Five Ways to Keep Your Furry Friends Safe During the Holidays

Five Ways to Keep Your Furry Friends Safe During the Holidays

December 22, 2021

The holiday season can bring about a number of challenges for pet owners. The weather gets cooler, we festively decorate our homes and prepare special meals to celebrate with loved ones gathered from near and far. Unfortunately, many things that make the holidays feel special for humans can be dangerous or unsettling for animals. It’s important to know how you can keep your pets safe during the holidays.

There is no need to cancel your festivities—just know what could cause harm to your pets and plan accordingly. Below you’ll find all you need to know to keep your furry friends safe and happy this holiday season.

How do you keep your pets safe during the holidays?

The good news is that keeping your pets safe this holiday season and beyond is as easy as jotting down the following tips. Then you can refer back to this list in the years to come:

  • Pet-proof your holiday decorations and gift wrapping: Low-hanging glass ornaments on the Christmas tree, festive tinsel and ribbons, ceramic figurines and unprotected electrical wires all pose a potential risk to your pets. To avoid cuts, keep breakable objects in places your pet can’t access. Invest in chew-proof extension cords to prevent electrocution. Explore creative alternatives to shiny, stringy materials that may entice pets and wind up tangled in their intestines—no one wants to celebrate the holidays with emergency surgery.
  • Avoid unnecessary stressors: Even the most well-behaved animal can get overwhelmed by unfamiliar people coming into their home, disturbing their routine and bringing new smells and loud sounds to their space. An anxious animal is an unpredictable animal. To minimize stress and potential for incidents, consider restricting your pet to a quiet area of the home with their food, water and toys until guests are gone.
  • Steer clear of poisonous plants: Plants can be dangerous for curious pets. Pine needles from your Christmas tree can damage your pet’s gastrointestinal tract. Poinsettia, mistletoe, holly and lilies are all toxic to both cats and dogs. Before you buy a new plant, check to see if it poses a threat to your pet, and be mindful about where you place plants in your home.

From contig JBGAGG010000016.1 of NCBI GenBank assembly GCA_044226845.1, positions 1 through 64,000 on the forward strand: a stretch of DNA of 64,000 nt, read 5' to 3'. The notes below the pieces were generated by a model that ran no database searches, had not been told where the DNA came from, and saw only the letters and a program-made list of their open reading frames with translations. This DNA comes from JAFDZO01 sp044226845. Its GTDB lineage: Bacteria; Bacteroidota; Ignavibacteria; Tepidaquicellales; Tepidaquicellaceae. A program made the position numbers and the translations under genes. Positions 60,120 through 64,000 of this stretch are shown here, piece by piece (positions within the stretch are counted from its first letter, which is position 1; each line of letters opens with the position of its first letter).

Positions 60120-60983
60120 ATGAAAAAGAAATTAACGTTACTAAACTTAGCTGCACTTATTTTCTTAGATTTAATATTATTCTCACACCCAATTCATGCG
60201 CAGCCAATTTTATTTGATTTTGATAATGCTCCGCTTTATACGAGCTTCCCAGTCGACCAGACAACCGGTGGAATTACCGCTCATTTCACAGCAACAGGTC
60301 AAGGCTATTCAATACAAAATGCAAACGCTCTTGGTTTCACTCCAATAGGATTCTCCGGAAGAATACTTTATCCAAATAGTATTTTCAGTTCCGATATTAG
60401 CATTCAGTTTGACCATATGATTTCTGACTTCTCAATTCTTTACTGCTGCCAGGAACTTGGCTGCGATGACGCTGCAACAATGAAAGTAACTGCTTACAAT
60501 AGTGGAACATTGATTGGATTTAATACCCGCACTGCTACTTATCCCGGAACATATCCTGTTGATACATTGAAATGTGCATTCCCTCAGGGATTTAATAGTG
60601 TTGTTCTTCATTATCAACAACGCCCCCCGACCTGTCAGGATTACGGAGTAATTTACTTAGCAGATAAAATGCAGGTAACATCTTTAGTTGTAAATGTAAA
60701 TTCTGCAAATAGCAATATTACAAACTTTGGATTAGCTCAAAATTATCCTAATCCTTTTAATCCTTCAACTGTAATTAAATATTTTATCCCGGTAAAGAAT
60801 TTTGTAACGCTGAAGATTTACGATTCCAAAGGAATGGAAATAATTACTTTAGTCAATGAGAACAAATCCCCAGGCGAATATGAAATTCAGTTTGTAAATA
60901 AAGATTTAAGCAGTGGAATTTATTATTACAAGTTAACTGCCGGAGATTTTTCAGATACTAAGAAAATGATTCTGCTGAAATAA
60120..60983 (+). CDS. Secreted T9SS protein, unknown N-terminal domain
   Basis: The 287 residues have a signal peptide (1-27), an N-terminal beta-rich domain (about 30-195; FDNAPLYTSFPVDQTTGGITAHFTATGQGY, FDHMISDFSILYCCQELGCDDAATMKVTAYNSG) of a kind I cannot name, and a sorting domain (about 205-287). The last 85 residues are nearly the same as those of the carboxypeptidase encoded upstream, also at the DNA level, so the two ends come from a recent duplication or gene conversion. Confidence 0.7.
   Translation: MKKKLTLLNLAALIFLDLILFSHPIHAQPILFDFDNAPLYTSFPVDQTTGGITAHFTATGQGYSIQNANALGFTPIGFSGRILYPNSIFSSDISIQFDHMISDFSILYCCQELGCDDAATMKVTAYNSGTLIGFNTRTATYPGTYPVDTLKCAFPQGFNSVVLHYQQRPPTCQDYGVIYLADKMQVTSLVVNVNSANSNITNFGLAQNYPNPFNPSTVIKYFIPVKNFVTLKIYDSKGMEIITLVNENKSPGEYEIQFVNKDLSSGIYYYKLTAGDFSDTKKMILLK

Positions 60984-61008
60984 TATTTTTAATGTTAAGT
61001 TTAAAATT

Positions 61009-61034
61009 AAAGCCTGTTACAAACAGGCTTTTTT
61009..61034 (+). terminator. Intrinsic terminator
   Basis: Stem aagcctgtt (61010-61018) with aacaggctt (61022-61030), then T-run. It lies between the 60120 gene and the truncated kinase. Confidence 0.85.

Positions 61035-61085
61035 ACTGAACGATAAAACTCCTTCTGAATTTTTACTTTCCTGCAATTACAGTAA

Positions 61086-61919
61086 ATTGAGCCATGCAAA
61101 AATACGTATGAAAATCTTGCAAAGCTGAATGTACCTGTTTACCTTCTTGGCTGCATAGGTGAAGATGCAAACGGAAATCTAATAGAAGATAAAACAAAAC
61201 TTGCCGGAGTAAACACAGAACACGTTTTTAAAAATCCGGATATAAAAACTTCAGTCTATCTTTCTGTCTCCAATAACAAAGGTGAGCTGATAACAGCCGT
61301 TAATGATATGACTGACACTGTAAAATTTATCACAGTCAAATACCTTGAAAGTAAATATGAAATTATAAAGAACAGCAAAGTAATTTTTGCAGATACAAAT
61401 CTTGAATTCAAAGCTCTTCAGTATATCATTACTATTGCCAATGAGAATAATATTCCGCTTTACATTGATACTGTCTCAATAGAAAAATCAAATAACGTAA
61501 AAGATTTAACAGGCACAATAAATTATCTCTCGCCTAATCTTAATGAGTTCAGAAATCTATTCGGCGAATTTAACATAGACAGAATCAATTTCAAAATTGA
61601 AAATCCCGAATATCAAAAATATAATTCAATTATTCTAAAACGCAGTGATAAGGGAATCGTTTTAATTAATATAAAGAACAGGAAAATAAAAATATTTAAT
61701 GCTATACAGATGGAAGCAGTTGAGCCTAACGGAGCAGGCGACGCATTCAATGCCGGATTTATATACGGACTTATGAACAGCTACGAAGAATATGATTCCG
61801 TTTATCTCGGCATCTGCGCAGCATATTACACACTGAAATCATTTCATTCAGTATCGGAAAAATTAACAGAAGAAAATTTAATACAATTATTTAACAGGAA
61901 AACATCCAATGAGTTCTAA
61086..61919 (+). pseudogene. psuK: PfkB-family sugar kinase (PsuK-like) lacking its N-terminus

• Don’t feed pets people food: Many foods on your holiday dinner table can make your pets sick. Fatty foods like turkey skin and gravy can cause painful indigestion, poultry bones are a serious choking hazard and alcohol can cause anything from vomiting to death. Key ingredients to making sweets irresistible and savory foods so satisfying can cause your pets harm. While an animal begging at the table can be hard to say no to, it really is in everyone’s best interest. Resist the cuteness.
  • Know how to keep pets safe in the winter: Limit exposure to the elements by avoiding long periods spent outdoors, or protect your pets from the cold with booties and sweaters. Be sure to wipe paws off after time outdoors—your pet may have stepped on rock salt, antifreeze or other chemicals that may irritate their skin, causing them to lick and ingest potentially harmful chemicals.

The holidays are meant to be a joyous time for the whole family. By following these tips, you’re sure to keep your pets safe all season long. Have a question or concern about your pet’s health?  The team at St. Francisville can provide the care they need. Contact us today to schedule an appointment.

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